After reading many threads on how fitting carbon forks makes handling better etc...I decided to buy some, not really for handling but because the original forks on my 2005 Trek T2000 irritated me in lots of other ways:
- Too high front end of bike
- Spray from front tyre comes up, back and hits you in the eye because of the gaping gap between the wheel and fork
- Poor cantilever brakes
- Doesn't look like a road bike
I ended up fitting the following:
- Alpha Q X2 44mm rake fork £200
- New baseplate (crown race) for original Cane Creek S6 headset £10
- Thomson X2 stem £35
- Syntace carbon bars £100
- Dura Ace 7700 front brake £25
- New Shimano cabling £5
- Deda bar tape £4
- Pro Race II tyres £35
- Michelin Race inner tubes £8
I bought most of the items from ebay and spent about £420 in total, which is a lot, and more than strictly necessary, but when you consider the forks cost just over £200 and the bars and tyres came from my parts bin the pain was spread.
Putting it all together took a while, with the main issues being getting the new crown race onto the fork (get proper tool) and gluing the aluminium insert into the fork and cutting to length was worrying as I hadn't done this before. In the end it was painless, and didn't require any big decisions on bar height as you can still cut 2cm off the insert after it's glued. Another tip - I found that ropes attached to the roof of our shed that supported the tandem on its wheels made the work much easier.
While I was working on the the bike I also had a look at the tyres as I had been meaning to replace them, but only when they wear out / puncture. Problem was that neither had happened. Reason is that the stock wire bead Bontrager X-Lite hard case 28mm tyres are like road bike tractor tyres and also have tractor thickness inner tubes. While they weren't wearing or puncturing, in my view they weren't doing anything for the ride and speed, and wet grip wasn't great either. They were quickly replaced on a test basis with 23mm Michelin Pro Race IIs and quality inner tubes.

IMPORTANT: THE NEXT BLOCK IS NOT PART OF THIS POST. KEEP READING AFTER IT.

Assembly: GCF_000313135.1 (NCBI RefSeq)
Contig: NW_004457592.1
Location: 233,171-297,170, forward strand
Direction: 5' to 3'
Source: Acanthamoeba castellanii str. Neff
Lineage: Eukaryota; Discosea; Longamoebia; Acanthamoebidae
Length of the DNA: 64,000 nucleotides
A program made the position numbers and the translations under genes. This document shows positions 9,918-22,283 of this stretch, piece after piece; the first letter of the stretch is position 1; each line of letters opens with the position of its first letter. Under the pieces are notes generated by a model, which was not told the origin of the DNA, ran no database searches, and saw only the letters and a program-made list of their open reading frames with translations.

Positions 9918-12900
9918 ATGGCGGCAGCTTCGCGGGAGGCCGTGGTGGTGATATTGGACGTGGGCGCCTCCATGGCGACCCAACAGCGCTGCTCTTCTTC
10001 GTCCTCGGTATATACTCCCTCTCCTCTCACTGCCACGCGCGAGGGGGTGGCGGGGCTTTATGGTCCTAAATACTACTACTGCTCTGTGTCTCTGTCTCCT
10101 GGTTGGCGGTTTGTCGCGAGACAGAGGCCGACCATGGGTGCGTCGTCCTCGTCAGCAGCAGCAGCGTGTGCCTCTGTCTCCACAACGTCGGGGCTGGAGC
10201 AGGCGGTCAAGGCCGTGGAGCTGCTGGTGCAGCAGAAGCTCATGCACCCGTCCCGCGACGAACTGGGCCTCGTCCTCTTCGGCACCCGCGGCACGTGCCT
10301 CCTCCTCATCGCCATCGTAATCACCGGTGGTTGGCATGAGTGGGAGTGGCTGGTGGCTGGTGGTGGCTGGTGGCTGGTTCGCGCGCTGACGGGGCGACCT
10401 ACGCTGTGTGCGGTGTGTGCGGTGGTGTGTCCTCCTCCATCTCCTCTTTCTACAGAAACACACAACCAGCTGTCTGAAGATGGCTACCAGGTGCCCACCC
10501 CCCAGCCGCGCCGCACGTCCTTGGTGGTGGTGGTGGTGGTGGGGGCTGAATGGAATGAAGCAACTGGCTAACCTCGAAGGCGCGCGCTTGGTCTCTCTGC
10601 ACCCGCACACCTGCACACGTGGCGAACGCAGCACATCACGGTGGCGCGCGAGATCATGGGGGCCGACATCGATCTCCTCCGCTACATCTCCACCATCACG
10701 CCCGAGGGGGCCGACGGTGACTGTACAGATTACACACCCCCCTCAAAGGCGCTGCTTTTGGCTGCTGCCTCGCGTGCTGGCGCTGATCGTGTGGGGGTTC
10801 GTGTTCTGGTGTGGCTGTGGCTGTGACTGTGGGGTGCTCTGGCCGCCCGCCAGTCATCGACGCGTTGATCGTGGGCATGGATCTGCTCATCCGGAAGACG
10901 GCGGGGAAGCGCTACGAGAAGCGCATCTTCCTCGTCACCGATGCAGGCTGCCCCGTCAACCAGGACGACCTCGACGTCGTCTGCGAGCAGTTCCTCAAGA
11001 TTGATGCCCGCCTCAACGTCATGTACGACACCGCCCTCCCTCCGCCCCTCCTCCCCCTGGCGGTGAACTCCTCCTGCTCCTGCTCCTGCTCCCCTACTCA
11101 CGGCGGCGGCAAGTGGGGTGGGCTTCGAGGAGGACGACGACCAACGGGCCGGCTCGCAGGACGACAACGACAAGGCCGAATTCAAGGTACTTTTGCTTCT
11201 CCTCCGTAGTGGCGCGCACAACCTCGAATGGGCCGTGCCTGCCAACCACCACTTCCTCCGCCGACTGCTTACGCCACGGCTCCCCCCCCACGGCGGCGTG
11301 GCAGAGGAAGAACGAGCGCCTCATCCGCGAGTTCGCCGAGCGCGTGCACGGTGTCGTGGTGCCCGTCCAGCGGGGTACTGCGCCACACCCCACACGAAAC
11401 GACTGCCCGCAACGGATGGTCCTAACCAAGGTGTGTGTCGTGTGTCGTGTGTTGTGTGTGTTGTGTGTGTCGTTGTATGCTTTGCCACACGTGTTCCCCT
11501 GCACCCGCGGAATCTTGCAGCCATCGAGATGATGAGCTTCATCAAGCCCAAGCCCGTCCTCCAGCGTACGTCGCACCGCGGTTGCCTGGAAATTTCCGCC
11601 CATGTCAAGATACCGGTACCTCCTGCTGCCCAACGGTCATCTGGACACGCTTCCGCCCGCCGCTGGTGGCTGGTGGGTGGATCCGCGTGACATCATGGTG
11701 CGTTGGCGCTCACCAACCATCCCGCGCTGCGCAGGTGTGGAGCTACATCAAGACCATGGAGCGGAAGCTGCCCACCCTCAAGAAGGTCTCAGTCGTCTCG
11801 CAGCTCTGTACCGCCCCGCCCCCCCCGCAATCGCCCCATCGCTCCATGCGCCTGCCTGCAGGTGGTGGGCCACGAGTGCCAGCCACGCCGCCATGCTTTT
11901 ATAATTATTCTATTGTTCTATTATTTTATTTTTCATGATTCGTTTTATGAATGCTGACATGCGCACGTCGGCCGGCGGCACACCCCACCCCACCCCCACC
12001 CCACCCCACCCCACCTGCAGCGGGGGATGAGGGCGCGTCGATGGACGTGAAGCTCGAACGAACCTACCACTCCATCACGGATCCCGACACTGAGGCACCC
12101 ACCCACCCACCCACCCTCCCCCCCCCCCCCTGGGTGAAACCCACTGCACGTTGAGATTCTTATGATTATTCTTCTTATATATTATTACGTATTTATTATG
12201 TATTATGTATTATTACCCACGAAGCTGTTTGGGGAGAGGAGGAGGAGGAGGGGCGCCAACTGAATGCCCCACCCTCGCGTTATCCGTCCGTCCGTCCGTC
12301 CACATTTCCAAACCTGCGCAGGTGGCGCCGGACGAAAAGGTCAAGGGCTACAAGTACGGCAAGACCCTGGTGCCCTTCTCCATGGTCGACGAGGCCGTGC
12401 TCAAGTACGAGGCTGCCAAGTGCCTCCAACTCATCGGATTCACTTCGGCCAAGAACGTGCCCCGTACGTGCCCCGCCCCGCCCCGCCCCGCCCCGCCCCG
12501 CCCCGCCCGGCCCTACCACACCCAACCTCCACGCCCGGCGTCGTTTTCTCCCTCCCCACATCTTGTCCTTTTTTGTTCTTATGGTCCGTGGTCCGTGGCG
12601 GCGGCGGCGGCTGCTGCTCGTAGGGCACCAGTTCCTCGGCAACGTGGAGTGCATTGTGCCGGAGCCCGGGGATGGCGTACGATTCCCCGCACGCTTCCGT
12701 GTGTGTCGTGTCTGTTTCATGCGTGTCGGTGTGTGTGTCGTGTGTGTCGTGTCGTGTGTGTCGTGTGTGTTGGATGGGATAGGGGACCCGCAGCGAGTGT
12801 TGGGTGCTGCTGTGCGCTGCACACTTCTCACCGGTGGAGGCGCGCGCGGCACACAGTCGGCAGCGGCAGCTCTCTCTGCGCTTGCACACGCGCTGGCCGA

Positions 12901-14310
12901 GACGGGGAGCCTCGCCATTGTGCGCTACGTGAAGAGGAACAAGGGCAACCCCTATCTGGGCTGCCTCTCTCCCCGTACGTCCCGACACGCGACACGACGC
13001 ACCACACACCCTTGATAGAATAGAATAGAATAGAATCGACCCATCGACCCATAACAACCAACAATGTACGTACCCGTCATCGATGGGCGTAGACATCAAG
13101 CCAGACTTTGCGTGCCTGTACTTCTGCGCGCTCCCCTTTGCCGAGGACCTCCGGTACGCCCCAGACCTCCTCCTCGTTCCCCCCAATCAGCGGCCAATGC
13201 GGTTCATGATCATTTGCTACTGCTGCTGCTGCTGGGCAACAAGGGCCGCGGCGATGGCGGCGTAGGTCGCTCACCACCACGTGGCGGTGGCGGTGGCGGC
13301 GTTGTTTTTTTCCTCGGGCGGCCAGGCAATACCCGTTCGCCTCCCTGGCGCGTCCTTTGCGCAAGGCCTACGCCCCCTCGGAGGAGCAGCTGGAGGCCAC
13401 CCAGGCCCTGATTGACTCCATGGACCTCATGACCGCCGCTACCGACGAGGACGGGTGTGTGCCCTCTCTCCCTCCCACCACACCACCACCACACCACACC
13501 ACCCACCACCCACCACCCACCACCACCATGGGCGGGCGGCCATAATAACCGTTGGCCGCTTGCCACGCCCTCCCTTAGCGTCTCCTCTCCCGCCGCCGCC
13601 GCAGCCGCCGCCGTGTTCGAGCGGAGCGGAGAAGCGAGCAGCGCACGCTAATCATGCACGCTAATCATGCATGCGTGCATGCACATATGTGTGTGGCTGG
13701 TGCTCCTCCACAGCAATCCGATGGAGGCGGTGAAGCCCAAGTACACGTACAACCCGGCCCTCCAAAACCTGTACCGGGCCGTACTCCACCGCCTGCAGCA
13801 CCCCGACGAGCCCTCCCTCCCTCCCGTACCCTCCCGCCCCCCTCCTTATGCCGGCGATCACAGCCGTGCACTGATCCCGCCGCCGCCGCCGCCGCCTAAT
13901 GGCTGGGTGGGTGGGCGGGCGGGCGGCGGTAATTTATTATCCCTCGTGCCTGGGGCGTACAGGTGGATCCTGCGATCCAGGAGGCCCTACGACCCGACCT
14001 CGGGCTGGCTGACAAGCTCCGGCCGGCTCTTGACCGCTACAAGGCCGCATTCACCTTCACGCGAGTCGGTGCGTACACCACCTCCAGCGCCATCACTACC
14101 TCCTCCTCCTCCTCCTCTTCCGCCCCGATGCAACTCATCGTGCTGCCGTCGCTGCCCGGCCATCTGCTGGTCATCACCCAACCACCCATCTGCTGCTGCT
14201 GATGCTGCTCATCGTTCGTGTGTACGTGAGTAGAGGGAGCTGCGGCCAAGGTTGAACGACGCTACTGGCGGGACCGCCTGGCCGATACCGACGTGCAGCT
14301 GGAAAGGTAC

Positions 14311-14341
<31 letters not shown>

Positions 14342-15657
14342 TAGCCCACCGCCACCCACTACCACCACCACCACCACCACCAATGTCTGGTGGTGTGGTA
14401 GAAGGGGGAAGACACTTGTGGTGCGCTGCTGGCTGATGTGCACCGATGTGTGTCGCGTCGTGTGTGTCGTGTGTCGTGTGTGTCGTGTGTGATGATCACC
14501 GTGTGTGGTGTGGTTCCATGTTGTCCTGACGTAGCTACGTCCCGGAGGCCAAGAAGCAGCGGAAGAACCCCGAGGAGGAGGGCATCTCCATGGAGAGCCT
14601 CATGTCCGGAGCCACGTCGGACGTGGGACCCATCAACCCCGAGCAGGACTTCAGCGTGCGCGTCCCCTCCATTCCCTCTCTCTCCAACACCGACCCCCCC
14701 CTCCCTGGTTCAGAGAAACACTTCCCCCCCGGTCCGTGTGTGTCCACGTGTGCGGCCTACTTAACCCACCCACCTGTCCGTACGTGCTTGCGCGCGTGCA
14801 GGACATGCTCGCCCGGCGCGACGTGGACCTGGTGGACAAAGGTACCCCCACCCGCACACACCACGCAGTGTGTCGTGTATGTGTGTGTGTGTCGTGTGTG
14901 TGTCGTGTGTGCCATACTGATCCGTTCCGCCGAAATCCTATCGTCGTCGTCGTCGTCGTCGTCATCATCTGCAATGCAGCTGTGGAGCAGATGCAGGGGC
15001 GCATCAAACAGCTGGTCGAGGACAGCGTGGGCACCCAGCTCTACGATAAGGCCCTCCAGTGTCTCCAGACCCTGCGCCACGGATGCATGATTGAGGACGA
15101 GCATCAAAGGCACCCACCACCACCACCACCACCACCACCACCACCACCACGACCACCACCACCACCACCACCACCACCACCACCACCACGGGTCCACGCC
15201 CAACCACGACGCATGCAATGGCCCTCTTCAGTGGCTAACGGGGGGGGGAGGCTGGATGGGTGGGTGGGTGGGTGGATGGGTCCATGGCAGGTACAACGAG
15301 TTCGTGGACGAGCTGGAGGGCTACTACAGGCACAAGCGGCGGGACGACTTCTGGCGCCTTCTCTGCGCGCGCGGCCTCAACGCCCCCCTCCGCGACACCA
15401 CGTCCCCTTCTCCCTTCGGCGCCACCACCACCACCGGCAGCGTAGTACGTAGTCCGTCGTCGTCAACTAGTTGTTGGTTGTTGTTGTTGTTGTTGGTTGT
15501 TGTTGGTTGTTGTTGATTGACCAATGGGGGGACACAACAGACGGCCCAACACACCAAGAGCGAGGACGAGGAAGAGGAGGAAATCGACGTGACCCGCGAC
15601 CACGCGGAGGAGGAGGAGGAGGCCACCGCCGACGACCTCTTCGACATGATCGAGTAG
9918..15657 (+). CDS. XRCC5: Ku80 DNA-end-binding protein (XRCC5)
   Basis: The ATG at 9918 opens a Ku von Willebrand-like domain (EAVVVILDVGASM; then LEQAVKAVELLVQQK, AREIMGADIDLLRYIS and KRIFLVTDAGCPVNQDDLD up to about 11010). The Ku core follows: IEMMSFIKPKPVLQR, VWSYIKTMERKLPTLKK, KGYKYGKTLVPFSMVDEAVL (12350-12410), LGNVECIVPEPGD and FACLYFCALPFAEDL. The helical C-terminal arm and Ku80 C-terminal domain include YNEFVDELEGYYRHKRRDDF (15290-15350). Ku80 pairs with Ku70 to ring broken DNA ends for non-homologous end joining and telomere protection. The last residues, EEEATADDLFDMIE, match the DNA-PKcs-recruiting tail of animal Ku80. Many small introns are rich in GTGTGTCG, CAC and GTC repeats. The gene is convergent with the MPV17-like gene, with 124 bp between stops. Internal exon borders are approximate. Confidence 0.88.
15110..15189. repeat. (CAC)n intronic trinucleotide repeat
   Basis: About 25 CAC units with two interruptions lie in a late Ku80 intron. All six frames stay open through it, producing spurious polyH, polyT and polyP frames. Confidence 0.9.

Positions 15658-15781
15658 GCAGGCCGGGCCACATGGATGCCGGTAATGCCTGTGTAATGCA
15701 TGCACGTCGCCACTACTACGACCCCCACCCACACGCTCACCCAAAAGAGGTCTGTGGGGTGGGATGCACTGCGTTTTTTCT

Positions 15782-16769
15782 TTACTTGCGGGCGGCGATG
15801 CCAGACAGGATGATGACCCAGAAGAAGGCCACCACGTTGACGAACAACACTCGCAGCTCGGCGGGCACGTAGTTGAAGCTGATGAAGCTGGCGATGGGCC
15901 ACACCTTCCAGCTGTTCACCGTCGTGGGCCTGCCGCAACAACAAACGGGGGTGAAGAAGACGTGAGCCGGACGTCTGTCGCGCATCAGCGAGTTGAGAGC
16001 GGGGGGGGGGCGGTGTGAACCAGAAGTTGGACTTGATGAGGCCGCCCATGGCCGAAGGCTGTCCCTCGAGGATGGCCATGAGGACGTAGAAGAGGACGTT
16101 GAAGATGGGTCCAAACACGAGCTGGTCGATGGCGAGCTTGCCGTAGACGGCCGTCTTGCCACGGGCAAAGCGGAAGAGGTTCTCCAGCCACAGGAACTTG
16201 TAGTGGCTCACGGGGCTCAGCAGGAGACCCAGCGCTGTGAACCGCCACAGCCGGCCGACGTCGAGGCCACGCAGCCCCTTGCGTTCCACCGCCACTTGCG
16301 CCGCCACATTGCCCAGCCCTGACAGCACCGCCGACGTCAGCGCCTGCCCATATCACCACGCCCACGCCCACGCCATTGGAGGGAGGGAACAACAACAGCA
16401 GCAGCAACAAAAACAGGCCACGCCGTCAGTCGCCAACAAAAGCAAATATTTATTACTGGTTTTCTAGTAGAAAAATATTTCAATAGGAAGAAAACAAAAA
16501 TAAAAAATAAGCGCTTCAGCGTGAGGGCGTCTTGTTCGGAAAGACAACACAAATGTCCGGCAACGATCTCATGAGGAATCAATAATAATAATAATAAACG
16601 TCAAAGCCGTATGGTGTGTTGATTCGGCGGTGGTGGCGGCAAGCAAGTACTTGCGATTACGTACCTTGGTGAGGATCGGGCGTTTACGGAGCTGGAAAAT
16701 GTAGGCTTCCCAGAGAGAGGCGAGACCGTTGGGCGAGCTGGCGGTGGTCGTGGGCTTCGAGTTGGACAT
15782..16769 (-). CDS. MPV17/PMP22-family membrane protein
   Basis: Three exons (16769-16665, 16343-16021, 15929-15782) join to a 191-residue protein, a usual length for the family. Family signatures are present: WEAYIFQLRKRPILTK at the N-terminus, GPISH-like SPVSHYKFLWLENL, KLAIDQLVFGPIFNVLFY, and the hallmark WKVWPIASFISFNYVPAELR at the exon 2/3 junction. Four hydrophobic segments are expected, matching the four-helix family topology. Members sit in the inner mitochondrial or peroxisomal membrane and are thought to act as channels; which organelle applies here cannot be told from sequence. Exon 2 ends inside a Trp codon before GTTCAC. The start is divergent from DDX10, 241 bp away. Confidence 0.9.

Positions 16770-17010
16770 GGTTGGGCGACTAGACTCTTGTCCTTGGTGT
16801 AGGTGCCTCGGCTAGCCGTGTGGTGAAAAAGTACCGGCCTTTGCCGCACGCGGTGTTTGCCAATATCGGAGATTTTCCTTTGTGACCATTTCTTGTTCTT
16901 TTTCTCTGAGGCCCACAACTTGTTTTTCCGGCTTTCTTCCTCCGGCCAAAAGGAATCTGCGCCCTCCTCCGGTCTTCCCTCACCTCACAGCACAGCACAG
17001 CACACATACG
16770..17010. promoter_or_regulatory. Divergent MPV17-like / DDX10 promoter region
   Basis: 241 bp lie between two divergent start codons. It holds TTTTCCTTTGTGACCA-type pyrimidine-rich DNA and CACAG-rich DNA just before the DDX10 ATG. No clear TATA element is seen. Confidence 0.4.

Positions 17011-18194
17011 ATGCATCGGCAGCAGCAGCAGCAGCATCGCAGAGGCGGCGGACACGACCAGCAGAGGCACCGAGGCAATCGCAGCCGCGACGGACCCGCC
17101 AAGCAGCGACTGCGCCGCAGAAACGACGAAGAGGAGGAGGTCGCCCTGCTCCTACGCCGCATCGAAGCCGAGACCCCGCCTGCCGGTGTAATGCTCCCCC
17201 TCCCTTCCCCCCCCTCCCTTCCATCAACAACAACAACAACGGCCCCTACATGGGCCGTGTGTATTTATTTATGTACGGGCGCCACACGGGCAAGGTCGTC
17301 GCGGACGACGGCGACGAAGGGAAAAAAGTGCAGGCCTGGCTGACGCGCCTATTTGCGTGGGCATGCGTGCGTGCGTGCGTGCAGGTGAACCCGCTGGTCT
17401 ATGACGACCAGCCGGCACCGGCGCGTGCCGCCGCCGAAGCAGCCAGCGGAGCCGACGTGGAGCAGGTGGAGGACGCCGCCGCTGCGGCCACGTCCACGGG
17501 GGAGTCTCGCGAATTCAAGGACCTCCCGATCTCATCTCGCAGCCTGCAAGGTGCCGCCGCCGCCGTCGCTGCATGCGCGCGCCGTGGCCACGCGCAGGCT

- The front end of the bike is lower by about 2-3cm (forks lower plus no cable hanger), meaning I can get into my road position
- Stand over, which used to be on the high side is now about the same as my road bikes
- Handling is definitely sharper, which is a double edged sword; turning the bike takes less arm strength, and more body movement, which is good, but on the other hand keeping the bike straight now requires some attention, and stoker can steer from the rear more easily if she wriggles. I'm not sure yet about high speed stability as we didn't get the chance to get down any decent hills.
- Everything feels more lively, and it's more like a road bike now to ride.
- Stoker immediately that the bike felt different, but commented that she was surprised that the ride wasn't worse - in her view the smaller section the tyres were giving a similar ride, probably because of the suppler casing
- Brakes work better and stop better I think; no nasty cable hanger
- Bike looks sharp - like a proper racing bike
- Significant weight saving - all the new components are significantly lighter than old. While the tandem won't be challenging in any weightweenie competitions yet, it does all add up to let you get up hills faster.
- I'm keeping the tyres for winter commuting. Slow but glass proof tyres will be OK for that.
Overall I'm happy with the changes - it feels like a worthwhile improvement, and I can see why Trek now outfit their T2000 like this from stock. They should really fit lighter tyres though.
I'm still tempted by some more upgrades, with the rear brake, seat posts and some nice red anodised bolts being on the list of possibles.